In a motion by T-Mobile and SoftBank on December 5 to dismiss a lawsuit to overturn T-Mobile’s Sprint acquisition, the seven plaintiffs representing the class action said that the defendants claim that the “lawsuit seeks to turn the antitrust laws on their head.”
However, plaintiffs argue that the “case involves no gymnastics.” Instead, it advances claims that go to the heart of the Clayton and Sherman Acts. They state that the two enormous corporations combined to reduce competition and increase profits at the expense of consumers.
T-Mobile, in its motion, said the plaintiffs have failed to allege any anticompetitive effects. The plaintiffs said their claim came as a surprise since the concentration levels caused by the merger plainly meet the standard for anticompetitive harm.
They note that before the merger, retail wireless prices declined for years. After the merger, according to the best public data available, according to their motion, quality-adjusted prices jumped and stayed high, and all three carriers either raised their prices or did so surreptitiously through new taxes, fees, and surcharges.
“This was no accident – it was planned. The very executives who plotted the merger hypothesized that merging Sprint Corporation and T-Mobile US, Incorporated could support a $5 increase in ‘ARPU’ – Average Revenue Per User – across the entire market, including Verizon Communications, Inc. and AT&T Inc. customers,” the plaintiffs claim.
Plaintiffs: SoftBank chief Son, reportedly met with President-elect Trump to discuss merger environment
The complaint alleges that as early as 2010, Deutsche Telekom (DT) considered merging T-Mobile with Sprint to realize a four-to-three merger that, in DT’s words would “reduce price competition” and increase profits. And shortly after acquiring a majority interest of Sprint in 2014, SoftBank’s Chairman, Masayoshi Son, was on the news promoting the merger.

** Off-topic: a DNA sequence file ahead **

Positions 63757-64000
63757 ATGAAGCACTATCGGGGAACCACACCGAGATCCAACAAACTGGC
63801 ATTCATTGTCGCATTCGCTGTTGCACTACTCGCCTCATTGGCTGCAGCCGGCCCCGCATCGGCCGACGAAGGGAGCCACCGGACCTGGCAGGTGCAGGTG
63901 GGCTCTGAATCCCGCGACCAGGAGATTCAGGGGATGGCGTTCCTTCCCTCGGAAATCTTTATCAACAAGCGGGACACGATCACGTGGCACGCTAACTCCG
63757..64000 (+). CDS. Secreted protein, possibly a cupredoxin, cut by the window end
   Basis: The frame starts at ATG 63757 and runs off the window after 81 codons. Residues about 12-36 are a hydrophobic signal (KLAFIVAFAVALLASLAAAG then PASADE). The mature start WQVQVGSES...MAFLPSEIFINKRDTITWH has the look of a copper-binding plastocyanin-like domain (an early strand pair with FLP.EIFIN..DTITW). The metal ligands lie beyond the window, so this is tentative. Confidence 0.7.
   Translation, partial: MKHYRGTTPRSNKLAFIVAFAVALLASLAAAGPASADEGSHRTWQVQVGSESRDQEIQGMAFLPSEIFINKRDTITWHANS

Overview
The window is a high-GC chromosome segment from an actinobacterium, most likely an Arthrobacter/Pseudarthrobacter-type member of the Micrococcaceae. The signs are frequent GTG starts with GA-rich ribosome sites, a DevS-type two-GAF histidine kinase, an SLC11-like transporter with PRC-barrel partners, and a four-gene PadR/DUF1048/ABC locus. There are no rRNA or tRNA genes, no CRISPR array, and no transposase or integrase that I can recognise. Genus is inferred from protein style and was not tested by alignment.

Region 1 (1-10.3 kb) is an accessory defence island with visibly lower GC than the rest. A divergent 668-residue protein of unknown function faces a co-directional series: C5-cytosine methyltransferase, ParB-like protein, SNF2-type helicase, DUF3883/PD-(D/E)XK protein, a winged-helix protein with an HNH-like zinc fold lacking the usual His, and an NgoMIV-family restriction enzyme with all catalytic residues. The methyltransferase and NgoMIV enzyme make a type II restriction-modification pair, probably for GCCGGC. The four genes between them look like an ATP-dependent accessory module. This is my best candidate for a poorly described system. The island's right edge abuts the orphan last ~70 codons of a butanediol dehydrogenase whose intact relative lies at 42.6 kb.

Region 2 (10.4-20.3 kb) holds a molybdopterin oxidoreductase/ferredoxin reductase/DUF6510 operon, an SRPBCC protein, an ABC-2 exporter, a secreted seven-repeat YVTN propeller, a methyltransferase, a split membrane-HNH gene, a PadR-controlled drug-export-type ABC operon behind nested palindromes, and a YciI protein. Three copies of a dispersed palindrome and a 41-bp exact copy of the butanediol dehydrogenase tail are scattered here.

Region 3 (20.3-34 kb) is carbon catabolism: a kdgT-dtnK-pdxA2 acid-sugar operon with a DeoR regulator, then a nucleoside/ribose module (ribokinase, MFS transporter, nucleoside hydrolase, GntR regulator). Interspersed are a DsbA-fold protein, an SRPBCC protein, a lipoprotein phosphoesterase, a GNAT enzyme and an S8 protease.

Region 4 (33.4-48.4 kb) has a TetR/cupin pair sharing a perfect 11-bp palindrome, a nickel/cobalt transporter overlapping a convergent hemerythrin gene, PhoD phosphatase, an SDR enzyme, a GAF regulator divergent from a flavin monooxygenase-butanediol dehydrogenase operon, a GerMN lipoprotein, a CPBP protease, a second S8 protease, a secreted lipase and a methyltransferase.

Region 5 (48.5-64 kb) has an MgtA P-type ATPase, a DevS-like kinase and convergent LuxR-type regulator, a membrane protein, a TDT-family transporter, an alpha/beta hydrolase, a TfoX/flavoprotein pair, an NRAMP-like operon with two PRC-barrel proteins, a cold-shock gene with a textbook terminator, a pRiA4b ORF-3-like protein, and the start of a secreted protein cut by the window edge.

In 2016 he rushed to Trump Tower to meet with then-President-elect Trump, who reportedly told Son “that he would do a lot of deregulation during his term,” the motion states.
Post-merger concerns realized
The plaintiffs state that their worst fears have been realized. Prices have increased, innovation and consumer options have decreased, and “DISH appears to have no chance of becoming a viable fourth competitor.”
The defendants have stated that the plaintiffs “are not customers of the merging entities,” therefore the lawsuit should be thrown out. The plaintiffs argue that there are consistent court rulings that directly contradict their assertion.
Price increases had direct anticompetitive effects
The complaint makes detailed factual allegations about the increase in quality-adjusted prices following the merger. Prior to the merger announcement, prices for nationwide wireless plans had dropped by 6.3% per year for a decade.
According to the BLS, the official government agency which measures consumer prices, quality-adjusted consumer prices had been on a downward trend since at least January 2014.
Yet in the first three months after the merger closed (on April 18, 2020), quality-adjusted prices jumped.
“This happened despite T-Mobile’s promise to the district court that the merger would lead to lower prices and improved quality, not just for T-Mobile customers, but also AT&T’s and Verizon’s. Defendants contend that the BLS data—the best, most impartial public data—has not been quality-adjusted enough because it does not account for the shifting of plans from 4G to 5G. But defendants ignore the fact that the BLS, as the complaint explains, makes multiple quality adjustments, such as by accounting for differences like the amount of high-speed data, the number of lines offered, and other factors. Defendants want the BLS to account for 5G, but BLS believes it can publish accurate, usable data without making that adjustment and that the benefits of 5G above and beyond the adjustments it does make, if any, cannot be quantified,” the motion states.
They also emphasized that the defendants forgot to mention that very few customers had 5G at the time of the price jump.
Plaintiffs claim DISH is a weak fourth carrier
The plaintiffs state that although T-Mobile asserts that DISH has been deploying 5G as it promised, having already built out a 5G network in 120 cities, including Las Vegas and Spokane, “the question is not whether DISH has any network at all; the question is whether swapping DISH for Sprint increased competition or reduced it. This cannot be resolved on a motion to dismiss, especially given T-Mobile’s violation of the regulatory commitments that would supposedly support DISH. Even in Las Vegas, where DISH’s 5G service has the most towers, “there are still basic features missing which make it clear the service isn’t for the general public.”